Lord Justice Waite and Sir John May agreed.

Paul Magrath, Barrister

Start your day with The Independent, sign up for daily news emails
Latest stories from i100
Have you tried new the Independent Digital Edition apps?
Independent Dating
and  

By clicking 'Search' you
are agreeing to our
Terms of Use.

iJobs Job Widget
iJobs People

Ashdown Group: HR Manager - West London - £50,000

£40000 - £50000 per annum + bonus: Ashdown Group: HR Manager - West London - £...

Recruitment Genius: Recruitment & HR Administrator

£17000 - £18000 per annum: Recruitment Genius: This is an exciting opportunity...

Guru Careers: HR Manager / HR Business Partner

£55 - 65k (DOE) + Benefits: Guru Careers: A HR Manager / HR Business Partner i...

Recruitment Genius: Senior HR Assistant

£23000 - £25000 per annum: Recruitment Genius: The Company's vision is to be t...

Day In a Page

Is this the future of flying: battery-powered planes made of plastic, and without flight decks?

Is this the future of flying?

Battery-powered planes made of plastic, and without flight decks
Isis are barbarians – but the Caliphate is a dream at the heart of all Muslim traditions

Isis are barbarians

but the Caliphate is an ancient Muslim ideal
The Brink's-Mat curse strikes again: three tons of stolen gold that brought only grief

Curse of Brink's Mat strikes again

Death of John 'Goldfinger' Palmer the latest killing related to 1983 heist
Greece debt crisis: 'The ministers talk to us about miracles' – why Greeks are cynical ahead of the bailout referendum

'The ministers talk to us about miracles'

Why Greeks are cynical ahead of the bailout referendum
Call of the wild: How science is learning to decode the way animals communicate

Call of the wild

How science is learning to decode the way animals communicate
Greece debt crisis: What happened to democracy when it’s a case of 'Vote Yes or else'?

'The economic collapse has happened. What is at risk now is democracy...'

If it doesn’t work in Europe, how is it supposed to work in India or the Middle East, asks Robert Fisk
The science of swearing: What lies behind the use of four-letter words?

The science of swearing

What lies behind the use of four-letter words?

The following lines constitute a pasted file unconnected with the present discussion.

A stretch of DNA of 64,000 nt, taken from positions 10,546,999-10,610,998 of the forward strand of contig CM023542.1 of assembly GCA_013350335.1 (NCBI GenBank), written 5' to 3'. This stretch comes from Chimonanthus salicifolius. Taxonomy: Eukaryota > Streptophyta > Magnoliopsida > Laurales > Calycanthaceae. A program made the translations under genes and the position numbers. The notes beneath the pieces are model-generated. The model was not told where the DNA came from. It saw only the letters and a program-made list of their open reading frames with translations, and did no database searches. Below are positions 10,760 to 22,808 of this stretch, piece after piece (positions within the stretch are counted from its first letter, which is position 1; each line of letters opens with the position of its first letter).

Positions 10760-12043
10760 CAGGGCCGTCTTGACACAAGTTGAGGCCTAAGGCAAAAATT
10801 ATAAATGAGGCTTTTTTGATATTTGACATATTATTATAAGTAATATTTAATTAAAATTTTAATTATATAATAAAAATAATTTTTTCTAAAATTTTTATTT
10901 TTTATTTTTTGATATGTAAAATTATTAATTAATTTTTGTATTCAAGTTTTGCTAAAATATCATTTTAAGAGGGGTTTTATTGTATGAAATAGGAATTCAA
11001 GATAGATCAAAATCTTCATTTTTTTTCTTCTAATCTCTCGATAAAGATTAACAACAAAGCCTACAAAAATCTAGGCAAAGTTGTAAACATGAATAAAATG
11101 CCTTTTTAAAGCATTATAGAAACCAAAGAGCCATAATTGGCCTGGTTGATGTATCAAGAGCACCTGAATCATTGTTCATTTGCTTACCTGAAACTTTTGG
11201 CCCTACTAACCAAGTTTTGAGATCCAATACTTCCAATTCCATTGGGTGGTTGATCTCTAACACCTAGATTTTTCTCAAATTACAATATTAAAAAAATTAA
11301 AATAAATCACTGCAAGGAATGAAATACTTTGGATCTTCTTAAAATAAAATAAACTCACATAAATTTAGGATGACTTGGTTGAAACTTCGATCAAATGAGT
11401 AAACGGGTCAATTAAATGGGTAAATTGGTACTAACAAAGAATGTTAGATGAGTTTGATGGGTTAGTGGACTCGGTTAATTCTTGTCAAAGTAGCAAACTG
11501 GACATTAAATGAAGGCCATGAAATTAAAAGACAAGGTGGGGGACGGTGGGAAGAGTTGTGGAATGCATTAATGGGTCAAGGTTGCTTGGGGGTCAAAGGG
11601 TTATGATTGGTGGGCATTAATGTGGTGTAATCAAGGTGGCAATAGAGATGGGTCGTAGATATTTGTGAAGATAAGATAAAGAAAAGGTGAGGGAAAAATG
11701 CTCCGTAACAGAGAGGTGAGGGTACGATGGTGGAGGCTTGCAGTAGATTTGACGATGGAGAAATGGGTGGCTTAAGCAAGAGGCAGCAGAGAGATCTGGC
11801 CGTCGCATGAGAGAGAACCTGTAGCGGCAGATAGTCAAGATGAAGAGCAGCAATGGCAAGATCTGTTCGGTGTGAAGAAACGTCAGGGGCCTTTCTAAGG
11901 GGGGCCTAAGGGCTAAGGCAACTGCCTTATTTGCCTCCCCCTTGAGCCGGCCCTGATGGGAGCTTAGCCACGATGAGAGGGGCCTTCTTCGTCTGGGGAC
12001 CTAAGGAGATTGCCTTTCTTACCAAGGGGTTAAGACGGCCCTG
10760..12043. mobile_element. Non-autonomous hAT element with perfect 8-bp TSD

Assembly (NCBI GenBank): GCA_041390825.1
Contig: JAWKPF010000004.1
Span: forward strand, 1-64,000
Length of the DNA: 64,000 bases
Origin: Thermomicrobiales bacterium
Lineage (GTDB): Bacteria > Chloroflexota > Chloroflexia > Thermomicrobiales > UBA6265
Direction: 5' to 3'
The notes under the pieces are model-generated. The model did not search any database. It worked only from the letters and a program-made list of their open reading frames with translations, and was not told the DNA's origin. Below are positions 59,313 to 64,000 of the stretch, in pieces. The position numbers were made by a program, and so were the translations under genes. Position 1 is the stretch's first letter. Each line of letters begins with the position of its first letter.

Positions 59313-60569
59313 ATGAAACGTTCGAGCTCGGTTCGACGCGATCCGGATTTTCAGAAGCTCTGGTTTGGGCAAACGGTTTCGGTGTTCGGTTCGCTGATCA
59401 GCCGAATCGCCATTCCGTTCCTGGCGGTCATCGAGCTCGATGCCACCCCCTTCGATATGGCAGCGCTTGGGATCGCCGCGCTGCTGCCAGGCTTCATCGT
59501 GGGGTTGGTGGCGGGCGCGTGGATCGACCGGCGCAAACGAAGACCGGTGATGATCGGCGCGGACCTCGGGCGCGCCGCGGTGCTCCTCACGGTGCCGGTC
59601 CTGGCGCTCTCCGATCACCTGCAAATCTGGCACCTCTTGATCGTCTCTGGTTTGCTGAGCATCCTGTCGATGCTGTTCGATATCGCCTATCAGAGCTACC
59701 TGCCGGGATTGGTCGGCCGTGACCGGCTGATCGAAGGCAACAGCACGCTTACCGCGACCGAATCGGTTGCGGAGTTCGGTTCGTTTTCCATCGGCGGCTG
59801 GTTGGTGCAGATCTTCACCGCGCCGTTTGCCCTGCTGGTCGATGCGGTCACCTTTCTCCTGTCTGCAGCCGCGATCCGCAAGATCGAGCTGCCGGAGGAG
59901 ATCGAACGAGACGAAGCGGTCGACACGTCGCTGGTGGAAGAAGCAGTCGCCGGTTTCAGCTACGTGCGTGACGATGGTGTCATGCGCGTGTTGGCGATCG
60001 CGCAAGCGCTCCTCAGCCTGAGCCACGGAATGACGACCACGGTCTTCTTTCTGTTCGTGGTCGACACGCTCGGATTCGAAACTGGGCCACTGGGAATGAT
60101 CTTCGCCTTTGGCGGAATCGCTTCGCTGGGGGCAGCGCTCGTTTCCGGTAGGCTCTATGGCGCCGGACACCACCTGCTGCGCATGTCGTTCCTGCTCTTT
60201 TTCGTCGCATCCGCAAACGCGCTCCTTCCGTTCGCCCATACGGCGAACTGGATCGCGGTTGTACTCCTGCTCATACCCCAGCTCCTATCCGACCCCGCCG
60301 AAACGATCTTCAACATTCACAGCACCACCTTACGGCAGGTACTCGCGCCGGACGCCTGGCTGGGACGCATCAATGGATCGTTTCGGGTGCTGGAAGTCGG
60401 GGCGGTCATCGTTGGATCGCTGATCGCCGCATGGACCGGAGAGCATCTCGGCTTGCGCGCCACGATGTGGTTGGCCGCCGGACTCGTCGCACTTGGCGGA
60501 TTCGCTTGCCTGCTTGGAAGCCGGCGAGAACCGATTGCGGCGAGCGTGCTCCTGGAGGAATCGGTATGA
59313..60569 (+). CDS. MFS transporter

The Real Stories of Migrant Britain: Clive fled from Zimbabwe - now it won't have him back

The Real Stories of Migrant Britain

Clive fled from Zimbabwe - now it won’t have him back
Africa on the menu: Three foodie friends want to popularise dishes from the continent

Africa on the menu

Three foodie friends want to popularise dishes from the hot new continent
Donna Karan is stepping down after 30 years - so who will fill the DKNY creator's boots?

Who will fill Donna Karan's boots?

The designer is stepping down as Chief Designer of DKNY after 30 years. Alexander Fury looks back at the career of 'America's Chanel'
10 best statement lightbulbs

10 best statement lightbulbs

Dare to bare with some out-of-the-ordinary illumination
Wimbledon 2015: Heather Watson - 'I had Serena's poster on my wall – now I'm playing her'

Heather Watson: 'I had Serena's poster on my wall – now I'm playing her'

Briton pumped up for dream meeting with world No 1
Wimbledon 2015: Nick Bollettieri - It's time for big John Isner to produce the goods to go with his thumping serve

Nick Bollettieri's Wimbledon Files

It's time for big John Isner to produce the goods to go with his thumping serve
Dustin Brown: Who is the tennis player who knocked Rafael Nadal out of Wimbeldon 2015?

Dustin Brown

Who is the German player that knocked Nadal out of Wimbeldon 2015?
Ashes 2015: Damien Martyn - 'England are fired up again, just like in 2005...'

Damien Martyn: 'England are fired up again, just like in 2005...'

Australian veteran of that Ashes series, believes the hosts' may become unstoppable if they win the first Test